Szijjarto marks 30 years of diplomatic ties with Croatia
Trade thrived even during the coronavirus pandemic, with trade volume reaching a record 2.6 billion euros in the first ten months of 2021, the minister said at a panel discussion marking the 30th anniversary of diplomatic ties between the two countries.
Hungarian companies such as MOL and OTP see Croatia as an important market, and it plays an important role in the government’s foreign investment strategy, he said.
Hungary also supported Croatia when it was bidding to join the European Union, particularly during the last stretch of accession talks under Hungary’s 2013 presidency, he noted. “Croatia joined the EU just in the nick of time, before anti-enlargement sentiment grew in certain member states,” he said. “The EU has benefitted from Croatia’s integration,” he said. “That is a serious argument for pursuing with [enlargement] policy,” he added.
Croatia also supported Hungary during its presidency in 2020, demanding fairness “even in the face of forceful, hypocritical attacks” against the country, he said.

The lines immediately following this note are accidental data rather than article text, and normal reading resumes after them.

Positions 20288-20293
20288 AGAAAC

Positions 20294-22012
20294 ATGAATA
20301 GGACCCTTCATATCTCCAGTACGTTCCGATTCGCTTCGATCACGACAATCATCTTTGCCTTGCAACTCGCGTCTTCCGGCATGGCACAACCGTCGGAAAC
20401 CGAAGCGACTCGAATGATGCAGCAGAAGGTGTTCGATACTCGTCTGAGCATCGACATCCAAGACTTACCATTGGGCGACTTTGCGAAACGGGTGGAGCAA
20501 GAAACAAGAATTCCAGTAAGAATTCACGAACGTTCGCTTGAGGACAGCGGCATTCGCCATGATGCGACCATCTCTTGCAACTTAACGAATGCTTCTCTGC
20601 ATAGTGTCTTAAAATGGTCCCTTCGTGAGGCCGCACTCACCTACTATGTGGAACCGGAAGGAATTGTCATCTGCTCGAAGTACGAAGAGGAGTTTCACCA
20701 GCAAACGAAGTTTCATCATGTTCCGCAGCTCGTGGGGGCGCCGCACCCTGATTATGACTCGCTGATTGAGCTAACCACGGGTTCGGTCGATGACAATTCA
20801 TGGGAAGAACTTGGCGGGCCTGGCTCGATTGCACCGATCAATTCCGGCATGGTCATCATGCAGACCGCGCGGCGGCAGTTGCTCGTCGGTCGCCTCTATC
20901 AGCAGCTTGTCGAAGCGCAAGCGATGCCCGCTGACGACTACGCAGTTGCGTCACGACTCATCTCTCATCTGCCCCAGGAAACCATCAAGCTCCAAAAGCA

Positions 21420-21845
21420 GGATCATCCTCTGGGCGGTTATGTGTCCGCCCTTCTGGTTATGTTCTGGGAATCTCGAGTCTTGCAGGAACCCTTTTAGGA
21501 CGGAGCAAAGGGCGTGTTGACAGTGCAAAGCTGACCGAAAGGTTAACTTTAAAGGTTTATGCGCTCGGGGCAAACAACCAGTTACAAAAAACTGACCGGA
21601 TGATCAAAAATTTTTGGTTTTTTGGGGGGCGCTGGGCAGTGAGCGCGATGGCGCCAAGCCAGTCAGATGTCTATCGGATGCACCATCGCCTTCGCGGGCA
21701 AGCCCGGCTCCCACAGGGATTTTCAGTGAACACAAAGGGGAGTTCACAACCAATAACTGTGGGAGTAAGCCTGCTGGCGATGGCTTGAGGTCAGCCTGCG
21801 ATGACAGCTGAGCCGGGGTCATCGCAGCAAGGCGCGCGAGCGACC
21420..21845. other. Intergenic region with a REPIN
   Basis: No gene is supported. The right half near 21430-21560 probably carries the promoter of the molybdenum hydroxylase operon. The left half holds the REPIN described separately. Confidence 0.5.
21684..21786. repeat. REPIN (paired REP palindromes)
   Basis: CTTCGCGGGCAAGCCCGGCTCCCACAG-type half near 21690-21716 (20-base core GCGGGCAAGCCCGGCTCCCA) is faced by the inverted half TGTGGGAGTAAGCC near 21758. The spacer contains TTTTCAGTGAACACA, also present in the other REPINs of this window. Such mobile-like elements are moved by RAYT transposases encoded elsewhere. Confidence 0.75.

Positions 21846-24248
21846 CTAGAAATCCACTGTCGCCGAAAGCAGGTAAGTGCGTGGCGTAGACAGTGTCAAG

Szijjarto welcomed the development of the energy networks of both countries, adding that access to Croatia’s liquid natural gas (LNG) terminal had enabled Hungary to sign a long-term gas supply contract with “another player than Russia” for the first time.
Meanwhile, support for national minorities in Hungary and Croatia is exemplary, and related funding “is at an all-time high”, he said.
Szijjarto said central European countries could punch above their weight whenever they cooperated.
Croatian Foreign Minister Gordan Grlic-Radman said Hungary had been “an important friend” to Croatia ever since the fall of communism, and bilateral cooperation had thrived. “Had it not been for Hungary, we probably could not have joined the European Union,” he said.